The following guest post is written by Coach Adam Jones, head instructor of Rumble Martial Arts.
I have a little saying that I’ve been using for years; “Everybody Gets One”.
This comes from Family Guy (click to watch video) and is when Spiderman saves Peter from falling off a roof. Spiderman comes back to a later episode and does/says the same to Cleveland (Peter’s friend).
I usually say this when describing predictability to my students. As a couple of examples fighters could be – checking kicks too high, reaching down to grab a kick or even using a high shield to block hooks too often (predictability) I say; “everybody gets one“.
A good fighter is going to notice any patterns that you do and any predictable things that can be used to attack you in the ring. Against average people, or someone that doesn’t have extensive reps with particular counters, you could get more than “one” but everyone should train to beat above average people and avoid making too many technical mistakes.
This is why most good Coaches will add little adjustments to your technique; because they’re used to seeing these openings and, to them, you’re WIDE OPEN!
Against good fighters it can be challenging to open them up but predictable patters will help you open them up. Many fighters will react predictably to your offense or do predictable actions while throwing their offense (like dropping their right hand when they throw a left hook).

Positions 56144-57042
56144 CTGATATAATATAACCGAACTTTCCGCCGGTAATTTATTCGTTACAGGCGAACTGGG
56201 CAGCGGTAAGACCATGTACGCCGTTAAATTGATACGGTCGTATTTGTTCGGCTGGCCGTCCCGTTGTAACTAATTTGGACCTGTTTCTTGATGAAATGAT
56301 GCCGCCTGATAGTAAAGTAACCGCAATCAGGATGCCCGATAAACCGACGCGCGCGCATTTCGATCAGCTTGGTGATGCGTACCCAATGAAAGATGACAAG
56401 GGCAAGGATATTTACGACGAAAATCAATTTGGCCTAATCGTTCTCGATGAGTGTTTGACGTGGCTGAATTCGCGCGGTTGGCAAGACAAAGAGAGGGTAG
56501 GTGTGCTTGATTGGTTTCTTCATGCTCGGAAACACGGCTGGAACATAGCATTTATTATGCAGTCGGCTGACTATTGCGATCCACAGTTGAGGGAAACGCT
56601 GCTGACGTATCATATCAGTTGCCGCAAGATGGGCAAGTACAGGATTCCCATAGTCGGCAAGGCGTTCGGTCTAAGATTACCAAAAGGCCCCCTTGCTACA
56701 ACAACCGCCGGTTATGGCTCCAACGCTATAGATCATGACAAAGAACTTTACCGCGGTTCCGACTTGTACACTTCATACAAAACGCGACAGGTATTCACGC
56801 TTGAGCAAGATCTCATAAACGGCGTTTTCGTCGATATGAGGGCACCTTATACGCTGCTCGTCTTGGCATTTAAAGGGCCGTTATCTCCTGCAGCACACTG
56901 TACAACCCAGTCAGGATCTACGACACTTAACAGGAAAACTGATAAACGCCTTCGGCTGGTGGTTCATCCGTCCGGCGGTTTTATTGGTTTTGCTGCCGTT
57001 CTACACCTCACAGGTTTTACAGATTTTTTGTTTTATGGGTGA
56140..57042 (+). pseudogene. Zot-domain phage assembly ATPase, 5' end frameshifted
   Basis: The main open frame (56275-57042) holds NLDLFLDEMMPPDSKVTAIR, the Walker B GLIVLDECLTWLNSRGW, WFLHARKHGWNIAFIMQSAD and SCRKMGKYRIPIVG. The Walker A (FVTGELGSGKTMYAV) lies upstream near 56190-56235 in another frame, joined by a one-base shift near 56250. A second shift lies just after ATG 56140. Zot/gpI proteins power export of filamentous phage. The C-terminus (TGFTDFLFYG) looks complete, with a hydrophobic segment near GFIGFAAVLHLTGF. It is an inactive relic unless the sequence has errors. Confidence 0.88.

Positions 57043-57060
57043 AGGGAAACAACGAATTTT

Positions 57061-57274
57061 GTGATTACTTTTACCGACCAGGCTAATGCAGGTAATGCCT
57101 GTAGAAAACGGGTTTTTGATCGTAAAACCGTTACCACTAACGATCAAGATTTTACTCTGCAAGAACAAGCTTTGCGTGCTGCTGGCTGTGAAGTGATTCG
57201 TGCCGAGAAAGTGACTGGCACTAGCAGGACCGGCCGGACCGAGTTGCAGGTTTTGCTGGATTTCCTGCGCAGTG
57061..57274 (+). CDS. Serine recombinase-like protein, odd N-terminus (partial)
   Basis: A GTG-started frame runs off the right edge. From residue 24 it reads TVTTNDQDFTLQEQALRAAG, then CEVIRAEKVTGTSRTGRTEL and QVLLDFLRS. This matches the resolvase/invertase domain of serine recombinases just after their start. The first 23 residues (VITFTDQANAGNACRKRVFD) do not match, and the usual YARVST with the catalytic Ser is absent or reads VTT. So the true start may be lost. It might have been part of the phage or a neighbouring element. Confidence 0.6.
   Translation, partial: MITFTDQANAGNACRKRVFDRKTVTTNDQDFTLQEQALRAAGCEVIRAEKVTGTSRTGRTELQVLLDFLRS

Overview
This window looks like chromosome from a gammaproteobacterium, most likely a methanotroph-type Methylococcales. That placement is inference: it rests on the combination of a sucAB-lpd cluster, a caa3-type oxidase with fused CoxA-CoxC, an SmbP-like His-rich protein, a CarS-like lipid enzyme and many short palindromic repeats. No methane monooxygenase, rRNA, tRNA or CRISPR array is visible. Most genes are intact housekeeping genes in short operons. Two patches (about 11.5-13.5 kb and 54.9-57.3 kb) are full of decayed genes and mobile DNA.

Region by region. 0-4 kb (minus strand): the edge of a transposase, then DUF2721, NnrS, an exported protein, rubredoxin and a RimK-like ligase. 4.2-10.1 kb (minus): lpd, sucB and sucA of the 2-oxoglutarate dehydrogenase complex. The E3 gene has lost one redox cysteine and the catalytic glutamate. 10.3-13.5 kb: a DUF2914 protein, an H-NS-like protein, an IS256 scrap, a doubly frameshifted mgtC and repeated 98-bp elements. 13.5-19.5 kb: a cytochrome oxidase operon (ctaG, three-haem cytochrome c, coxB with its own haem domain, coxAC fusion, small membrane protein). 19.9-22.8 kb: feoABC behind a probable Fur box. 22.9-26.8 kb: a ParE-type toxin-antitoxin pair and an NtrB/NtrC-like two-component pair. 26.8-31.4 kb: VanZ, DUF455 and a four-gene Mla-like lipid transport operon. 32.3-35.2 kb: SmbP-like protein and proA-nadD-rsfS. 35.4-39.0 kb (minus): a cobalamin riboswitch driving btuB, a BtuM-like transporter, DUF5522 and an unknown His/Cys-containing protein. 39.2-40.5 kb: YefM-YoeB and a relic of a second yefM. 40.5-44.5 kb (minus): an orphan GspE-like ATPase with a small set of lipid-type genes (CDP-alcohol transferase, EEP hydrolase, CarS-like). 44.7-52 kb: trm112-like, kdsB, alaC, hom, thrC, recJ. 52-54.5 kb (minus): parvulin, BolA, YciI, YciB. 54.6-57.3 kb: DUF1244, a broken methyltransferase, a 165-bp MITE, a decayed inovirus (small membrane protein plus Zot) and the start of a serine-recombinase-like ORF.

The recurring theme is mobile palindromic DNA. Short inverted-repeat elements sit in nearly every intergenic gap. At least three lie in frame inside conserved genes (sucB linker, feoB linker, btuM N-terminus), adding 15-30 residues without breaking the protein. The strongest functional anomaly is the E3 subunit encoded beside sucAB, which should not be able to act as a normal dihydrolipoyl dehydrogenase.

4 Prime Examples On How To Exploit Predictability:
- Lifting their leg too high to check a kick – “Thai Sweep” by lifting your knee like a kick then taking a skip step in to kick out their rear leg sending them to the ground.
- Reaching down to grab a kick – “Superman Punch” by bringing your knee up (to look like a kick) then shoot forward with a Cross.
- Using a “Shield” (base of thumb on ear to create a frame that can take a hard hook) too often – “Liver Shot” by looking at your opponent in the eyes, winding up and ripping their body (left hook) when their shield goes up.
- Dropping their right hand while throwing a lead hook – “Hook a Hooker” by covering their hook and throwing one right back immediately. (ie. Carlos Condit vs. Dan Hardy or Rampage Jackson vs. Wanderlei Silva 3)
A good fighter looks for these openings and a good trainer will also do this to help their fighters get an edge or give them something to work with.
I’m sure many readers have thrown a kick to a sparring partner and they pretty much lift their knee up to their chest…. And, from behind your poker-face, you smile. 🙂
Don’t make life easy for your opponent by creating these openings for them and keep calm in the ring so you can start looking for and exploiting these patterns on your opponents.
As a wise man, with great power and responsibility, once said, “Everybody gets one“.
This guest post was written by Coach Adams Jones, the head instructor of Rumble Martial Arts in Keswick, Ontario.
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